This week in a trip to Lawrence Berkeley National Lab, the U.S. Secretary of Energy used Globus to move 500GB of data between ALCF and NERSC.
In the HPC world, under-the-covers tools for things like file transfer aren't usually the story. It's what happens before and after data is moved that tends to get the headlines. The data movement itself? Not so much.
Yet in today's (and tomorrow's) world where data security is paramount and trust in web-based services gets shakier by the day, the transfer mechanism is suddenly in the spotlight. If we can't move data safely, we shouldn't be moving it at all.
Eli Dart at ESnet helps U.S. Secretary of Energy Rick Perry use Globus for data movement between NERSC and ALCF.
Globus has come a long way since the launch of our online service eight years ago. We're a small team with a big mission: to support research organizations by making data management as invisible as possible, without sacrificing security and performance. Developed by researchers for researchers, and with tens of thousands of users as well as endpoints at virtually every major research facility, Globus has become the de facto standard for research data management. (Labs like LBL, NCSA, NCAR, ALCF, NERSC etc. use us by default.) With capabilities for data sharing, publishing, authentication, portal-building etc. -- plus connectors to cloud storage solutions like S3 and Google Drive -- people use Globus for a lot more than basic transfer. And since Globus is a non-profit (we're part of the University of Chicago), users can feel good about supporting us.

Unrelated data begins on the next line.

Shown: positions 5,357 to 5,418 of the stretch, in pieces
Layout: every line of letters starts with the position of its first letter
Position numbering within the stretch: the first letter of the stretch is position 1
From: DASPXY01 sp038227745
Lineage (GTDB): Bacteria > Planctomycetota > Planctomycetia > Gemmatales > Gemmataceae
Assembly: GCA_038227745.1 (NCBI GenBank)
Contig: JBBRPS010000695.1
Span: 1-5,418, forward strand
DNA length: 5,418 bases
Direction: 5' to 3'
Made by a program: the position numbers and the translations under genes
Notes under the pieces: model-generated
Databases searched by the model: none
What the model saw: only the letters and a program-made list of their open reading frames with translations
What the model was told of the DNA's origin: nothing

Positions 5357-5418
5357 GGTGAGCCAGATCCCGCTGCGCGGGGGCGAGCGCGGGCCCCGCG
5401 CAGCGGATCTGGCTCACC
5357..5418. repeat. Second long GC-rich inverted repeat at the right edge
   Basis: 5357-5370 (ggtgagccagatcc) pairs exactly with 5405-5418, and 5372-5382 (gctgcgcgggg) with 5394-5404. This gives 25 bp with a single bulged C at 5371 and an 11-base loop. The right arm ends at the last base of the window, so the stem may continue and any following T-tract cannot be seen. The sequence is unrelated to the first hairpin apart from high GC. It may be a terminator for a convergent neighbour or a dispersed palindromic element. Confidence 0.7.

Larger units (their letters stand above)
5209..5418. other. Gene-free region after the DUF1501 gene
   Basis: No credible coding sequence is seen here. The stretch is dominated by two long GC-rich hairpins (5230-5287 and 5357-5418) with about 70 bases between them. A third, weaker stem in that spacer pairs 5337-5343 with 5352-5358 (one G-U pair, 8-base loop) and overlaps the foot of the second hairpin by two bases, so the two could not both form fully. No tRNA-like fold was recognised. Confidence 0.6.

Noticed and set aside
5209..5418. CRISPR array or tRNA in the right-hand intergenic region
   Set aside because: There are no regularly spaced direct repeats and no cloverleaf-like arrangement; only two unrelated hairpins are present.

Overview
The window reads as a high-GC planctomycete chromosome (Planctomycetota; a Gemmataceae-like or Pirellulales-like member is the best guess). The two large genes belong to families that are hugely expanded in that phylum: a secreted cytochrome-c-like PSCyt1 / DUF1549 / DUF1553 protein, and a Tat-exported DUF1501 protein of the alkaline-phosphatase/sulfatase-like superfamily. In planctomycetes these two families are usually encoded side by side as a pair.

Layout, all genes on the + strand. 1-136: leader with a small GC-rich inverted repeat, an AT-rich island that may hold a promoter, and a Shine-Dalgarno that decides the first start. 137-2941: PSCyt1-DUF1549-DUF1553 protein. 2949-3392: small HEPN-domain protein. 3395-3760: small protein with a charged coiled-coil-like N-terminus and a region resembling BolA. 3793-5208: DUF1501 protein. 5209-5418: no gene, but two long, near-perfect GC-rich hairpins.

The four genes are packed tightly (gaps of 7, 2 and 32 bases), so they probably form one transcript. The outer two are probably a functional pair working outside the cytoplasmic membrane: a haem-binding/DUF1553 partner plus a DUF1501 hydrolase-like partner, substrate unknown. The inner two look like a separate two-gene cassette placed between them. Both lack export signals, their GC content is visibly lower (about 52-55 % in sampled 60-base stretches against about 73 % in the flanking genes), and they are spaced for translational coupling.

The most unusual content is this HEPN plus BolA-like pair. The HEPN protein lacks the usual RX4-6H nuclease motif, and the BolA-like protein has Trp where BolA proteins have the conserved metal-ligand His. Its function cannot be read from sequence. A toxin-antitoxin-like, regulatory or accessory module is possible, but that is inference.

This week's picture of the highest-ranking DOE official using Globus felt like something of a milestone. The fact that Globus was used in the demo underscores how pervasive we've become and how reliable and easy we are to use: we're the go-to tool for securely moving and managing research data.